Watch it, cowboy: Japan's 9 safety tips for "Pokemon Go"

July 22, 2016 by Satoshi Sugiyama
This image released Friday, July 22, 2016 by Japan's National Center of Incident Readiness and Strategy for Cybersecurity shows a copy of a flier issued by the Japanese government to "Pokemon Go" players. Aware of the reports of "Pokemon Go"-related mishaps elsewhere, Japan's government-run National Center of Incident Readiness and Strategy for Cybersecurity has issued a flier with nine public safety tips to keep overenthusiastic players from getting into trouble. The smartphone game was released in Japan on Friday. They are: 1. Protect personal information, 2. Beware of fake apps, 3. Download weather apps, 4. Beware of heatstroke, 5. Carry an extra battery, 6. Have an additional method of contact, 7. Do not enter dangerous areas, 8. Beware of people who say they want to meet, 9. Do not use smartphones while walking. (Japan's National Center of Incident Readiness and Strategy for Cybersecurity via AP)

Aware of the reports of "Pokemon Go"-related mishaps elsewhere, Japan's government-run National Center of Incident Readiness and Strategy for Cybersecurity has issued a flier with these nine public safety tips to keep overly enthusiastic players from getting into trouble. The smartphone game was released in Japan on Friday:

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PROTECT PERSONAL INFORMATION

The says when registering, a player should use a nickname that a third party cannot use to identify the player. It also advises against posting photos taken near one's home on , as the location could be ascertained.

BEWARE OF FAKE APPS

The government warns there are possibilities that there are apps that contain viruses, and urges users to download the game's app from legitimate distribution channels.

DOWNLOAD WEATHER APPS

"Pokemon Go" users who play outside need to be mindful of the weather. Download apps that issue severe weather warnings. A cartoon on the government flier shows a person dragging away a preoccupied player as a tsunami approaches, shouting, "Stop playing and run!"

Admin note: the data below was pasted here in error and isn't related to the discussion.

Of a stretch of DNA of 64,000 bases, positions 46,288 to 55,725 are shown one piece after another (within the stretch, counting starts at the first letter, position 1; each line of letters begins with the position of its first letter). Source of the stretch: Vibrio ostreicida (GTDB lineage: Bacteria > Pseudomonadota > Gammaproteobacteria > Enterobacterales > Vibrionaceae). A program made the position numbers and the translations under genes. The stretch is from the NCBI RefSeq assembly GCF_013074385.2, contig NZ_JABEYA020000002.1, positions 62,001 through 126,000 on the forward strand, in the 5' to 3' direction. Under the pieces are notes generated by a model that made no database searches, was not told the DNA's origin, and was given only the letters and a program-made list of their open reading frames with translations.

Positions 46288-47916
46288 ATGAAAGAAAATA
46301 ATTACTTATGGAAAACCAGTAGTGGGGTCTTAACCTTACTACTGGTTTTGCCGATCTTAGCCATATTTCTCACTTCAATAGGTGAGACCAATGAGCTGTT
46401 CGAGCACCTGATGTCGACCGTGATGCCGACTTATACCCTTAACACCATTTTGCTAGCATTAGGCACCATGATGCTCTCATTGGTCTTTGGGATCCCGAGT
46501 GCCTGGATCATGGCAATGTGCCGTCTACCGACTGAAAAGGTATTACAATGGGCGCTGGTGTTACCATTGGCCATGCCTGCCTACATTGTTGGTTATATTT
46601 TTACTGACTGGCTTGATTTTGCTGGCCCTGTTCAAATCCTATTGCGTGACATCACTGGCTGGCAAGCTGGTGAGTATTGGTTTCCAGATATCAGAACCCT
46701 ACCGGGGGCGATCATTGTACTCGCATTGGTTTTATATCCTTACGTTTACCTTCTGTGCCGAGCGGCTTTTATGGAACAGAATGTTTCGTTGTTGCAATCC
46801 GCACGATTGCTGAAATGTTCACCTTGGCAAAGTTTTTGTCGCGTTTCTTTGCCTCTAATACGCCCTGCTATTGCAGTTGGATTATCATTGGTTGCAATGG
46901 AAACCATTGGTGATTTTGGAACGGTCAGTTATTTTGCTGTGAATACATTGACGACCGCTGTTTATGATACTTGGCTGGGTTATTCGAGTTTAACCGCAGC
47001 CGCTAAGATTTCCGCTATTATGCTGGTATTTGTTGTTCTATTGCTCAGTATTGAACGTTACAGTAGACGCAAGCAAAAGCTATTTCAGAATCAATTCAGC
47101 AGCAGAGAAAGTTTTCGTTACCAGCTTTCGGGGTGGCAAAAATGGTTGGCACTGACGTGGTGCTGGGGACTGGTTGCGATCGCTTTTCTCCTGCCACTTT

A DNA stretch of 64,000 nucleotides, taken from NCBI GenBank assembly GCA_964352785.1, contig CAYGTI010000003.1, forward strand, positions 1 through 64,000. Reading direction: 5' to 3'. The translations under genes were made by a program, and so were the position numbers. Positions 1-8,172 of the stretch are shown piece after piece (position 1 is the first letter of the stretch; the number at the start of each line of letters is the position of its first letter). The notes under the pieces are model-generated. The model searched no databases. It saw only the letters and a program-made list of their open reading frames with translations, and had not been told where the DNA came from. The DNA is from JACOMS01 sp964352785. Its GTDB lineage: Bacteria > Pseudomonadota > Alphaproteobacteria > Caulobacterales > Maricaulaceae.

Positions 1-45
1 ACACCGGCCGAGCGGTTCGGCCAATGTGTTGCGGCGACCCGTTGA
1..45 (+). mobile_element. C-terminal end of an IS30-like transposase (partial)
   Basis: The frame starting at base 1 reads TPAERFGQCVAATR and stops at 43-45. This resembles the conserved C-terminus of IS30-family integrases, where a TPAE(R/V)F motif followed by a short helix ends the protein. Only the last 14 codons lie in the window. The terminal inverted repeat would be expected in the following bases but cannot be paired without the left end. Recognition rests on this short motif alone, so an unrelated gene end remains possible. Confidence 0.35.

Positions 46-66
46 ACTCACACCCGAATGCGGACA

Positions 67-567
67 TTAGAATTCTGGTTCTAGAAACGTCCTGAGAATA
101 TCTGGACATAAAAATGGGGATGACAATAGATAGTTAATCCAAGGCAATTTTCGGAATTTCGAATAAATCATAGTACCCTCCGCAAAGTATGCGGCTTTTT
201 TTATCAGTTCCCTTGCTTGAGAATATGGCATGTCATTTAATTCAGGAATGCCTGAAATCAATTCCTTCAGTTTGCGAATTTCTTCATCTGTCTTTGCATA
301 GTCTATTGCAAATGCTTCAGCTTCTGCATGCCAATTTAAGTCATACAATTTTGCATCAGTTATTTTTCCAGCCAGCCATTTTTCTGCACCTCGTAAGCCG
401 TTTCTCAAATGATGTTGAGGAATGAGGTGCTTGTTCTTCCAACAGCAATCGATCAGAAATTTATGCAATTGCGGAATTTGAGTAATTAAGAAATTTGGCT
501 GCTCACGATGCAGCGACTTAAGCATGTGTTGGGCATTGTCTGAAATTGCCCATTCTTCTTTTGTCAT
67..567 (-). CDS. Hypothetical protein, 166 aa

BEWARE OF HEATSTROKE

Players of the game may go on hunting on a sunny day. In that case, the government advises players to be aware of heatstroke, taking a rest in the shade frequently and consuming drinks that contain salt. Drinking water only is not sufficient.

CARRY AN EXTRA BATTERY

Games that use GPS eat up battery life, so carry extra batteries or chargers.

HAVE AN ADDITIONAL METHOD OF CONTACT

In case your smartphone runs out of battery, carry a phone card so you can use a public phone. For kids playing alone, parents should take a head-to-toe picture of them in the clothes they are wearing, in case they go missing.

DO NOT ENTER DANGEROUS AREAS

There are reports in other countries of people getting into trouble while playing the game, including being hit by a car, falling into a pond, getting robbed and getting bitten by a snake. The government also warns players to be careful overseas—its flier features a cartoon of two pistol-wielding men in cowboy gear to emphasize the point.

BEWARE OF PEOPLE WHO SAY THEY WANT TO MEET

The government warns against meeting strangers. Bring an adult if players absolutely have to meet a person and avoid playing the game in a place where no one is around.

DO NOT USE SMARTPHONES WHILE WALKING

There are many accidents related to texting while walking. The game has a feature that a phone vibrates when a character appears near players. If it does, stop and check out the surroundings before looking at a smartphone.

Explore further: No 'Pokemon Go' yet in Japan, but government already worried

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